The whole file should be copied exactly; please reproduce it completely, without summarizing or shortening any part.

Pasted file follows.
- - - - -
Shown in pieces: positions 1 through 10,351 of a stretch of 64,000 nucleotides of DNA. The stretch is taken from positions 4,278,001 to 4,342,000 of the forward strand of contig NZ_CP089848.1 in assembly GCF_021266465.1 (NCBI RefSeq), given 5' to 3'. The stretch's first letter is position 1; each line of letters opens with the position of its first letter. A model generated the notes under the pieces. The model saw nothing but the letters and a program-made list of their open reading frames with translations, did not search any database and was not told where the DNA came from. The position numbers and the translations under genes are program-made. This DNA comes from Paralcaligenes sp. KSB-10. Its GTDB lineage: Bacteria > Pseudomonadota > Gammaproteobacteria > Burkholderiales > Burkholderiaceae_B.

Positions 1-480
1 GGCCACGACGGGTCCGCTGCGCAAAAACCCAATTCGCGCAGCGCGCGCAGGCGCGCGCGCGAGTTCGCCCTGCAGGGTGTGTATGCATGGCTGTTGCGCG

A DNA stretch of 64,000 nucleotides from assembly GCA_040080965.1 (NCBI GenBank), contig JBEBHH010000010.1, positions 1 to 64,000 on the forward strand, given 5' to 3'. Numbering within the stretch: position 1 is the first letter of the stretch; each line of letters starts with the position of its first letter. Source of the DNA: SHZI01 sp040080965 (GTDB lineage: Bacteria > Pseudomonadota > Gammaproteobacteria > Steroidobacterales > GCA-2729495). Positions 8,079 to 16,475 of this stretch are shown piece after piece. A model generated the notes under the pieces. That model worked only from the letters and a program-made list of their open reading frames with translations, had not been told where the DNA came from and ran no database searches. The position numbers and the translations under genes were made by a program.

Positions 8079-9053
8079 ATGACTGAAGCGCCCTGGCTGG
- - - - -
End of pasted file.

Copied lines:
Shown in pieces: positions 1 through 10,351 of a stretch of 64,000 nucleotides of DNA. The stretch is taken from positions 4,278,001 to 4,342,000 of the forward strand of contig NZ_CP089848.1 in assembly GCF_021266465.1 (NCBI RefSeq), given 5' to 3'. The stretch's first letter is position 1; each line of letters opens with the position of its first letter. A model generated the notes under the pieces. The model saw nothing but the letters and a program-made list of their open reading frames with translations, did not search any database and was not told where the DNA came from. The position numbers and the translations under genes are program-made. This DNA comes from Paralcaligenes sp. KSB-10. Its GTDB lineage: Bacteria > Pseudomonadota > Gammaproteobacteria > Burkholderiales > Burkholderiaceae_B.

Positions 1-480
1 GGCCACGACGGGTCCGCTGCGCAAAAACCCAATTCGCGCAGCGCGCGCAGGCGCGCGCGCGAGTTCGCCCTGCAGGGTGTGTATGCATGGCTGTTGCGCG

A DNA stretch of 64,000 nucleotides from assembly GCA_040080965.1 (NCBI GenBank), contig JBEBHH010000010.1, positions 1 to 64,000 on the forward strand, given 5' to 3'. Numbering within the stretch: position 1 is the first letter of the stretch; each line of letters starts with the position of its first letter. Source of the DNA: SHZI01 sp040080965 (GTDB lineage: Bacteria > Pseudomonadota > Gammaproteobacteria > Steroidobacterales > GCA-2729495). Positions 8,079 to 16,475 of this stretch are shown piece after piece. A model generated the notes under the pieces. That model worked only from the letters and a program-made list of their open reading frames with translations, had not been told where the DNA came from and ran no database searches. The position numbers and the translations under genes were made by a program.

Positions 8079-9053
8079 ATGACTGAAGCGCCCTGGCTGG